4.4 Jesus is Lord
This is a strange one and one we need to rewind.
We sing hymns – “Jesus is Lord, Creation’s voice proclaims it” and we see Lord as a theological word. But it wasn’t. Kurios is a Greek word used for a master, a boss, or as a way of addressing a superior. It was a very secular word. We might get some idea if we said – “Jesus is the Boss”.
We have some idea of Lord through the medieval period of earls, and people addressing them as “My Lord” in historical dramas, and this may also be helpful, as long as we realise that Jesus said “No one can serve two lords” – so in a world where our superiors demand allegiance, Jesus challenges this by calling on his followers to see him as the Lord, the Boss, the Master, the one who – if you like, and using the culture of that day – “owns” us, as if we are slaves.
And Jesus says he no longer calls us servants or slaves but friends, and Paul tells us that we have been adopted as children, when we should be slaves with no inheritance.
But we should not take our inheritance for granted, far less should we think we can wander into God’s presence as and when we feel like it.
We do not presume to come to this your Table
trusting in our own righteousness ..
There is the parable of the wedding banquet and the guest who comes in his own (scruffy) clothes, having ignored the offer of a wedding garment.
Yesterday we thought about the wonderful truth that God is with us – Emmanuel – but it is also and equally true that Jesus is Lord, God is the Almighty, the Creator, the Holy One and we are – as Isaiah says in a vivid image – like ants, or (in another verse) like gnats.
And if Jesus is the Lord, the Master, the Boss the one to whom we owe allegiance then our allegiances to all others, whether the one we work for, or political parties, or authorities, must all be tested in light of what God calls us to be and do. Jesus was not a revolutionary who saw bad in every form of power and opposed it, but he was a radical who saw the bad in every form of power and spoke up. This last sentence needs to be tempered a bit by the powerlessness of his position as a Jewish peasant, and by his primary calling which was also to show the positive signs of the Kingdom, not to be defined only by what he stood against.
And that must be true for us if we call Jesus Lord. We should live out the positive signs of the Kingdom, grace, mercy, generosity, love; we should live as his followers, as people of prayer and compassion; we should model as best we can what the Kingdom Community might look like, in our churches and in our homes.
It is not an either – or, but a both-and. We should both stand against what is wrong, and live out what is right and good. There will be times when the standing against has to take priority, and there will be some who are called to a more prophetic and confrontational role and we should thank God for them and consider what more we should and could be doing, but, like Jesus, we should also show what the Kingdom is, and in our loving of others, and in how we live out our lives we should illuminate the Kingdom: “Let your light so shine before others that they may see your good works and give glory to your Father who is in heaven.” The word AND in that sentence is so important – how do we help others see and give glory to God?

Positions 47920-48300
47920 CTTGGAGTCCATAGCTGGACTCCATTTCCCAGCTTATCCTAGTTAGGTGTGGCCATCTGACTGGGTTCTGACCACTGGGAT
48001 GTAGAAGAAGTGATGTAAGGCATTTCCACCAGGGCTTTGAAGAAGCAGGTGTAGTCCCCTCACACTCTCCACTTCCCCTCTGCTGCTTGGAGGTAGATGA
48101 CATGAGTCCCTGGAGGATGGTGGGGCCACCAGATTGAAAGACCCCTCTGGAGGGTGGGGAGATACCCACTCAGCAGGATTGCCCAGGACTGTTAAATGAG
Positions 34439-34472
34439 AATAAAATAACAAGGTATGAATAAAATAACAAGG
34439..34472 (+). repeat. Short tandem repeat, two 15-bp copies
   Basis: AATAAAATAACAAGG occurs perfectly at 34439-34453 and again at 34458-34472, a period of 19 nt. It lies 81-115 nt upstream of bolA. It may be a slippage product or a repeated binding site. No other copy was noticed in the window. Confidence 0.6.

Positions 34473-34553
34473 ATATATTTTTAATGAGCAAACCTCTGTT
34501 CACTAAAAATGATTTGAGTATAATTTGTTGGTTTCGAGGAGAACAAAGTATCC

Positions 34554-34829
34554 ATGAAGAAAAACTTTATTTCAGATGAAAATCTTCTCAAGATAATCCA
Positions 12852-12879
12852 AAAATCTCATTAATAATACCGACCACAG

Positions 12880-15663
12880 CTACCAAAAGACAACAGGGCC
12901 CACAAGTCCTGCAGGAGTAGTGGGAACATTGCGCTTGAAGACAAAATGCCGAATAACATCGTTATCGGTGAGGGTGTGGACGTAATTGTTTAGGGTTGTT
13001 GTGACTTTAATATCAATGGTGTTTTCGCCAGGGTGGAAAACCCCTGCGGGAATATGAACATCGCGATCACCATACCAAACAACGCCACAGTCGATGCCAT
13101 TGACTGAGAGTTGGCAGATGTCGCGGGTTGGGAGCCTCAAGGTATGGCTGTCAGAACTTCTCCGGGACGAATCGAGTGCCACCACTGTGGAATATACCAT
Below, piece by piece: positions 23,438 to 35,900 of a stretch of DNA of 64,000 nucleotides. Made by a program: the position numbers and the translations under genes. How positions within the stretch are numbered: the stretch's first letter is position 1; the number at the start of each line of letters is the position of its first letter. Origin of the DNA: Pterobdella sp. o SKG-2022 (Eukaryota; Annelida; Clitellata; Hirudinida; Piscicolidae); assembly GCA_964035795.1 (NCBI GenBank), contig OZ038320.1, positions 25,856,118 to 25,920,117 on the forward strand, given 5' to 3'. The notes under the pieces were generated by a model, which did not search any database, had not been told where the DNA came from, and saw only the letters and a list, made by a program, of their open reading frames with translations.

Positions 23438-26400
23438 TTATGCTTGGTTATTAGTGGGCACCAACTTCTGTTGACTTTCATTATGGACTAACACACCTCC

And as we think about Jesus as Lord, we see a model of Lord which is so different from the model of then and so different from the models of now. No flash buildings and palaces, no demands for deference and respect, no exploiting of others to increase his own wealth; no taking from others, or invading other areas in order to take more.
‘Store up treasures in heaven’ – as we give, we discover we will be rewarded a hundred times over in heaven, but we give not because we have an investment policy for rewards in heaven but because we have discovered the truth and we have discovered that the Lord of All loves us and has adopted us, and we are free and we are secure in God, and we know that his promises are sure and so we can – when we are on a good day! – live in that liberated way.
Jesus is some Lord, and we must not let that word become just another word – it is so full of meaning and resonance and challenge and hope.
This Christmas Eve we remember the Lord is born in a borrowed manger / feeding trough. He will be buried in a borrowed tomb. He will leave no monuments, except that He was and is the Creator of the World.